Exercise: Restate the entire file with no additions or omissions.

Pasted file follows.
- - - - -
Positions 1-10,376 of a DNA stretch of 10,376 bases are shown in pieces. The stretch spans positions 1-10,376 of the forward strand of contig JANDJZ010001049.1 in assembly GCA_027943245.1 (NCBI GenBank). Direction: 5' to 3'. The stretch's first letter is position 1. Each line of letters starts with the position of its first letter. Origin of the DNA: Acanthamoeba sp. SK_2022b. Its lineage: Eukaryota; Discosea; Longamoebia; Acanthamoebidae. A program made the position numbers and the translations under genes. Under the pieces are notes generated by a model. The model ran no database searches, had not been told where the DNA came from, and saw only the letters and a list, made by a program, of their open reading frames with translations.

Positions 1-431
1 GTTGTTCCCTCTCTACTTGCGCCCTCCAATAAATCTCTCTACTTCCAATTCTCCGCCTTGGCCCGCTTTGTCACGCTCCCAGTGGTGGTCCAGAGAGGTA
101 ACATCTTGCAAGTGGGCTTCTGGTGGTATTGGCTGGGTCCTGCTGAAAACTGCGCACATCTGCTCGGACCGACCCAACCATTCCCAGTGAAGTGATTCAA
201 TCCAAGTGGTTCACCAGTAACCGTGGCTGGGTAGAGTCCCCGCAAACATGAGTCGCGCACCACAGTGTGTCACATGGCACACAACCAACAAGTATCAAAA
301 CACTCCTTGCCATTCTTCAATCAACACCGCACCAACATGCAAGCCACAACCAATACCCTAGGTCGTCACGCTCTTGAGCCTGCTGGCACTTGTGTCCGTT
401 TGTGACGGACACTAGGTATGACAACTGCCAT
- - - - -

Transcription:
Positions 1-10,376 of a DNA stretch of 10,376 bases are shown in pieces. The stretch spans positions 1-10,376 of the forward strand of contig JANDJZ010001049.1 in assembly GCA_027943245.1 (NCBI GenBank). Direction: 5' to 3'. The stretch's first letter is position 1. Each line of letters starts with the position of its first letter. Origin of the DNA: Acanthamoeba sp. SK_2022b. Its lineage: Eukaryota; Discosea; Longamoebia; Acanthamoebidae. A program made the position numbers and the translations under genes. Under the pieces are notes generated by a model. The model ran no database searches, had not been told where the DNA came from, and saw only the letters and a list, made by a program, of their open reading frames with translations.

Positions 1-431
1 GTTGTTCCCTCTCTACTTGCGCCCTCCAATAAATCTCTCTACTTCCAATTCTCCGCCTTGGCCCGCTTTGTCACGCTCCCAGTGGTGGTCCAGAGAGGTA
101 ACATCTTGCAAGTGGGCTTCTGGTGGTATTGGCTGGGTCCTGCTGAAAACTGCGCACATCTGCTCGGACCGACCCAACCATTCCCAGTGAAGTGATTCAA
201 TCCAAGTGGTTCACCAGTAACCGTGGCTGGGTAGAGTCCCCGCAAACATGAGTCGCGCACCACAGTGTGTCACATGGCACACAACCAACAAGTATCAAAA
301 CACTCCTTGCCATTCTTCAATCAACACCGCACCAACATGCAAGCCACAACCAATACCCTAGGTCGTCACGCTCTTGAGCCTGCTGGCACTTGTGTCCGTT
401 TGTGACGGACACTAGGTATGACAACTGCCAT